FILE- In this Sept. 19, 2009, file photo, Texas Tech coach Mike Leach looks on during the first quarter of an NCAA college football game against Texas in Austin, Texas.Texas Tech has fired football coach Mike Leach. The school handed a termination letter to Leach's attorney, Ted Liggett, on Wednesday, Dec. 30, 2009, just before the two sides were to appear in a Lubbock, Texas, courtroom for a hearing on the coach's suspension. (AP Photo/Eric Gay, File)
Leach, who currently lives with his family in Key West, Fla., is set for oral and video depositions beginning Friday at the offices of his Lubbock attorney, Ted Liggett.
Liggett declined to comment on the case Monday, but said Texas Tech chancellor Kent Hance will be deposed the day before Leach and that depositions will be taken from Adam and Craig James on Saturday.
Leach did respond to an e-mail and a text message.
The university fired Leach on Dec. 30, two days after suspending him amid allegations that he mistreated a player who had a concussion. Adam James, the son of ESPN analyst and former NFL player Craig James, said his coach twice ordered him to stand for hours while confined in a dark place during practice.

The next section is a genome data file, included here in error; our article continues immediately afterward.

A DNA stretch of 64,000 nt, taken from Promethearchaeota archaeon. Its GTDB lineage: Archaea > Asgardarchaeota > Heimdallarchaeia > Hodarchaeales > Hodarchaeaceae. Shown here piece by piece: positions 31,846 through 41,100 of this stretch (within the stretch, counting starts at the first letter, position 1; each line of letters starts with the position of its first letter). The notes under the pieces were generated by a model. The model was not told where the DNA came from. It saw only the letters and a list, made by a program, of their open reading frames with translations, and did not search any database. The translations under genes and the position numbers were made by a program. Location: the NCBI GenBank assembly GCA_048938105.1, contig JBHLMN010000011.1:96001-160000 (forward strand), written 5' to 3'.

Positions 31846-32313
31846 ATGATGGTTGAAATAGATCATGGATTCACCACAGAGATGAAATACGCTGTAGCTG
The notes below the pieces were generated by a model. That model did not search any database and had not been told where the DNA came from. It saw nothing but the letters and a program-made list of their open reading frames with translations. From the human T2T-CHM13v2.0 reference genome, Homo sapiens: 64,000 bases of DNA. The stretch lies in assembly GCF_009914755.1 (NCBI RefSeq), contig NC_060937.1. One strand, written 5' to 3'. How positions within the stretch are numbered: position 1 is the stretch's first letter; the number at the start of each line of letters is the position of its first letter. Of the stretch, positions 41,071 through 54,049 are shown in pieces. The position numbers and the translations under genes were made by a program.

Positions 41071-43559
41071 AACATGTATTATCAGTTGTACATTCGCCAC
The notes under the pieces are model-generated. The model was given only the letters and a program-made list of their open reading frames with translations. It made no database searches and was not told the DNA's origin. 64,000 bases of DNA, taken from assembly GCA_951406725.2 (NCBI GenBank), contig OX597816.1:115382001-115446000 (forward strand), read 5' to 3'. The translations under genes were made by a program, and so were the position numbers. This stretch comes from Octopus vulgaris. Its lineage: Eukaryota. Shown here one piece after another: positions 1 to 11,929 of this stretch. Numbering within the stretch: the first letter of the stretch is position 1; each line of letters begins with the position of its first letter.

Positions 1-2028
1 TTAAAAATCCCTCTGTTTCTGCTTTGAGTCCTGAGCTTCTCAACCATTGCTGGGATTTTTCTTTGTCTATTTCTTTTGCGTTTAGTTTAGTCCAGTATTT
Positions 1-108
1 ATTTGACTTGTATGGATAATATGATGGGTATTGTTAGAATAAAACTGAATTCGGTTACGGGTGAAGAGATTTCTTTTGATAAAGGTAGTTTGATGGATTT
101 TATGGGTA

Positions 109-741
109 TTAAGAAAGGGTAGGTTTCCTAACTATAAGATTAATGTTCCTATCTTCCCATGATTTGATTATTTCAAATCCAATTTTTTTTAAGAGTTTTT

Leach has denied he mistreated receiver James and said he suspects an $800,000 bonus he was to have received Dec. 31 was the reason he was fired. His lawsuit includes allegations of libel and slander and breach of contract.
A judge ordered the two sides to mediation and placed a gag order those discussions. Court records indicate the two met at least once, but it's not clear whether more mediation sessions were planned.
The case has been ugly, including a rapid-fire stream of court filings filled with accusations.
On Monday, state district Judge William C. Sowder scheduled a March 26 hearing on a motion for a protective order from a Lubbock-area school district from which Leach's attorneys have subpoenaed documents. The attorneys want records from the Frenship school district relating to new Texas Tech coach Tommy Tuberville and his teenage sons.
"Students' records are confidential under federal law," said David Backus, a Lubbock attorney representing the district.